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    By Josh Cook

    Last year Rachel Alexandra ran away with the Kentucky Oaks.
    She won the 1 1/8-mile race by a record 20 1/4 lengths in 2009. Fifteen days later she became the first filly to win the Preakness Stakes in 85 years on her way to becoming America's Sweetheart and earning Horse of the Year honors.

    Friday she'll be back at Churchill Downs for the first time as a 4-year-old, running on the 136th Kentucky Oaks undercard in the $400,000 Grade II La Troienne Stakes.

    That race will be a rematch between the powerful filly and 6-year-old mare Zardana, who beat Rachel Alexandra in March 13's New Orleans Ladies Stakes at Fair Grounds Race Course.

    Heading into Friday one has to wonder, will Rachel's return overshadow this year's Oaks?

    "It will be (a) well-watched 1:26 in the afternoon race, won't it?" Rachel Alexandra trainer Steve Asmussen said Thursday morning.

    Rachel Alexandra is the 3-5 morning line favorite in the sixth race of the day, while Zardana is the second choice at 3-1. Rachel will be looking for redemption after her nine-race winning streak was ended in the NO Ladies Stakes, which was created in part as a potential meeting point for the filly and former female champion Zenyatta. That runner-up finish, however, derailed a possible showdown between the two champs at the 2010 Apple Blossom Invitational Handicap.

    "I'm just disappointed she didn't win today," Asmussen said that day. "It was a lack of fitness and it's our job to have here there and I didn't do it."

    Asked Thursday about Rachel Alexandra's fitness level heading into Friday's race, Asmussen said: "I think it would be hard to say because I think that there was so much room for improvement from what she was down there to who she is here."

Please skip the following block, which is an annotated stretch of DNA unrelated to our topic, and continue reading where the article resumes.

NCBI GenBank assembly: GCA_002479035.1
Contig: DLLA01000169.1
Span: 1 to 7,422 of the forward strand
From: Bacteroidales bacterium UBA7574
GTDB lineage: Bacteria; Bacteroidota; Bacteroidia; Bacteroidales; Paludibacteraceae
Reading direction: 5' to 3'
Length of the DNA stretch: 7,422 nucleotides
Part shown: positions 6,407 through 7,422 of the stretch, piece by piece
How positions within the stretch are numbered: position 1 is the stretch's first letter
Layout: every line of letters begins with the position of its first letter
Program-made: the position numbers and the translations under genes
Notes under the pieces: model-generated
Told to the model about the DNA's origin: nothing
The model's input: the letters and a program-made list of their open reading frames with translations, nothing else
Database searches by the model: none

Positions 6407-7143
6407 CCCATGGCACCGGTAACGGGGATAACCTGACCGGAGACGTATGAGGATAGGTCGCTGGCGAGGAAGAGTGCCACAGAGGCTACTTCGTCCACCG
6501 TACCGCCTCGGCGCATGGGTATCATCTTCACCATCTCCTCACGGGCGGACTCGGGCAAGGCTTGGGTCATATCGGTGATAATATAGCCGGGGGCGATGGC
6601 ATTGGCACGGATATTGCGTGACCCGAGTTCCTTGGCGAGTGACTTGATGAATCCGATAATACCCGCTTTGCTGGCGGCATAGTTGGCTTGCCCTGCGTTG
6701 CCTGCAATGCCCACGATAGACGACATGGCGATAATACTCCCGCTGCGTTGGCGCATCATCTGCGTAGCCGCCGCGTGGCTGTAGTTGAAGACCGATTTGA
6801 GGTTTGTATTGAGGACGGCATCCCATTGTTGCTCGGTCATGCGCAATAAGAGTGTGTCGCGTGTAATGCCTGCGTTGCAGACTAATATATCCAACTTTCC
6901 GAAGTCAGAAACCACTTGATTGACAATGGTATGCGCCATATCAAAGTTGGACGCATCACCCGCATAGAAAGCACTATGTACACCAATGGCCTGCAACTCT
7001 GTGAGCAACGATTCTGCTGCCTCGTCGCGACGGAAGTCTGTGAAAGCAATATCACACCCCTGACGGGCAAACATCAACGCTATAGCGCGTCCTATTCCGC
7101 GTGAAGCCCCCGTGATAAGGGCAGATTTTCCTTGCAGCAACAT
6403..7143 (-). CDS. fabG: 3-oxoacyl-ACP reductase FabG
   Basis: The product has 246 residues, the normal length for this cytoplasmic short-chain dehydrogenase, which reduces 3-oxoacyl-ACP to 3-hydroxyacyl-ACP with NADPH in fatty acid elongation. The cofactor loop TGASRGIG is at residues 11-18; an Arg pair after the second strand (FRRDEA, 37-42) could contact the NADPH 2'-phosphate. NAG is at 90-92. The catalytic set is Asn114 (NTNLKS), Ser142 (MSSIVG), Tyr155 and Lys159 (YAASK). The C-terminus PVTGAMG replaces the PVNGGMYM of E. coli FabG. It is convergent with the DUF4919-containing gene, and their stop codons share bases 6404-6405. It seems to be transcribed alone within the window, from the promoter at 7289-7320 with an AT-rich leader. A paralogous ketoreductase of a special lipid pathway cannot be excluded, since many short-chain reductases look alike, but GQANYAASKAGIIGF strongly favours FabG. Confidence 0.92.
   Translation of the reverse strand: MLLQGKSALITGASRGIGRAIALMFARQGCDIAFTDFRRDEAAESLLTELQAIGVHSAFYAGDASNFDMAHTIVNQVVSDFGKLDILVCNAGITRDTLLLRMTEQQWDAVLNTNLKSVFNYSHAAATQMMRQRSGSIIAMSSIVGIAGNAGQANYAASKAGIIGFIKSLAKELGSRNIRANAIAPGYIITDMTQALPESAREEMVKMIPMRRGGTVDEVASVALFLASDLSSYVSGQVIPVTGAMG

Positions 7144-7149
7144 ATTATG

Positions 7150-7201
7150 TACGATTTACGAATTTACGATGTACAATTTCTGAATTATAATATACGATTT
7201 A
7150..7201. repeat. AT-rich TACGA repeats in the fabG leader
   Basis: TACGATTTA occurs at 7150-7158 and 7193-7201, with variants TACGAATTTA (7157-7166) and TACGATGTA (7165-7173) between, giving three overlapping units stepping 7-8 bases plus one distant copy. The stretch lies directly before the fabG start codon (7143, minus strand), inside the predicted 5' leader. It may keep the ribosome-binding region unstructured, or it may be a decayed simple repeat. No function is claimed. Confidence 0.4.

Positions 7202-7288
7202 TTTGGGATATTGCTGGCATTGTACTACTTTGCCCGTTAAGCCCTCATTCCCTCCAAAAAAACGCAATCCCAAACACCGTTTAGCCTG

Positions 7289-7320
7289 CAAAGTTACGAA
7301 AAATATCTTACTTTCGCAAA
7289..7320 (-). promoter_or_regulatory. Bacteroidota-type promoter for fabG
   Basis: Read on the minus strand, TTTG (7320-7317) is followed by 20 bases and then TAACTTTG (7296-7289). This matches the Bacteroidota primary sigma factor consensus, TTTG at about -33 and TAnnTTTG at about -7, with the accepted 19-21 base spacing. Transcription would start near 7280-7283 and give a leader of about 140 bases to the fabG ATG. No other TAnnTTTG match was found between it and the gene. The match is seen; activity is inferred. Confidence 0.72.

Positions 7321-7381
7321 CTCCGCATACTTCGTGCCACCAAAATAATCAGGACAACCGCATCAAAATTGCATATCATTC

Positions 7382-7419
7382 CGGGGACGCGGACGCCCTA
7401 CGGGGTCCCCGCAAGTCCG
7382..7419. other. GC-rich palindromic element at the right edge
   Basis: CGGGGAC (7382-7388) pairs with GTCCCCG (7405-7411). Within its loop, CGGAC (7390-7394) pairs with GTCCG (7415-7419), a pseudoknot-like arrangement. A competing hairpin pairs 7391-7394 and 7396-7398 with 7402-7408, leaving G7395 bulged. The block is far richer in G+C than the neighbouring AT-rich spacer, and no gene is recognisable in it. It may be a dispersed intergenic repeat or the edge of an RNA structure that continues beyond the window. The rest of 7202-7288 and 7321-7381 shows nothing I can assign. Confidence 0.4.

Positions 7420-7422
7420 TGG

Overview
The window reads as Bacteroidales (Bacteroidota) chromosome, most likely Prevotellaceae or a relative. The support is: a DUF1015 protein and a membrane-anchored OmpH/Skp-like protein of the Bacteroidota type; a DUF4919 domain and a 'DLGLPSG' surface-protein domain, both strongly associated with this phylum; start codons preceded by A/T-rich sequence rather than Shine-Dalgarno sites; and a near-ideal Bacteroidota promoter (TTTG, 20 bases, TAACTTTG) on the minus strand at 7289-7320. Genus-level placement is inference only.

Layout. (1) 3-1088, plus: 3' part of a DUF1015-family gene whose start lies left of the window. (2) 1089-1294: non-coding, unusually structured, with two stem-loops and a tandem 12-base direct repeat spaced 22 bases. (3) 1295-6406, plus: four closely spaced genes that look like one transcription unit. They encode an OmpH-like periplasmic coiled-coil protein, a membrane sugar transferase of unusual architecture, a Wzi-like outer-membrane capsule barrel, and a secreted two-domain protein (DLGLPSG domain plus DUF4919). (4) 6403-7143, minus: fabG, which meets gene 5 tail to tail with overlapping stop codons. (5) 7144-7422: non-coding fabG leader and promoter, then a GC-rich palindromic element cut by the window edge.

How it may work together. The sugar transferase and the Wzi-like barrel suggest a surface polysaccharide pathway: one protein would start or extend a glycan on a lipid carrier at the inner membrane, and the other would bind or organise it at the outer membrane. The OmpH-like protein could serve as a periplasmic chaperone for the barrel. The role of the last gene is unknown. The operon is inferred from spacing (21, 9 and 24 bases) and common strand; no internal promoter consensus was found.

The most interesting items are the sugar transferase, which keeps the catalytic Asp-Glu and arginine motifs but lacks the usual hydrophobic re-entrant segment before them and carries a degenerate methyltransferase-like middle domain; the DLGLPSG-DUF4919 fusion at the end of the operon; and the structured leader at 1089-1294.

The filly was schooled in the paddock Wednesday in preparation for Friday's 1 1/16-mile race.  

    "I thought she just looked tremendous," Asmussen said. "You know,you walk up to her in the paddock and you realize that she knows everything that she's done and she doesn't blink from it. It's amazing to me. Witness what she did last year and we're amazed with how she did it but for her to mentally handle it and not let it be overwhelming I think speaks volumes about who she is and how tough she is on the inside."

    "Rachel Alexandra is a brilliant filly," said John Shirreffs, the trainer of both Zenyatta and Zardana. "She won the Oaks by 20 lengths, we've never seen that. She has speed, stamina, she has a lot of great qualities.

    "The way she's been training you would expect that she probably would show up, but I don't want to talk about somebody else's horse. Zardana's doing well and I hope she runs well and I wish the best to Rachel Alexandra's people."

    Asked about his horse Shirreffs said: "(She's) very good. Zardana's like a pit bull. She tries very hard."

    That could explain the horse's upset of Rachel Alexandra a little more than a month ago which put a possible heavyweight race between Rachel Alexandra and Zenyatta on hold.

    "We tried to make a race and tried to adjust her schedule to that as opposed to training her and letting her indicate when she's ready. We were trying to get her ready and it's just a completely different approach," Asmussen said. "I felt that if the (Apple Blossom Invitational) at Oaklawn was going to come off we needed a race before than out of respect for the competition, so we put things in motion. With the half-mile that week she had a total of seven works in six months and that's not something from a handicapping standpoint you guys usually support.

    "(But) everything happens for a reason. I don't think we're meant to understand everything when it happens but we're very blessed that she came out of the race healthy and that we have the opportunity that we have tomorrow. For whatever reason it didn't happen."
    Friday, though, Rachel Alexandra gets her chance at reprisal. And if she's successful, the filly who made the '09 Oaks field look silly just might surpass the 2010 Run for the Lillies all by herself. 

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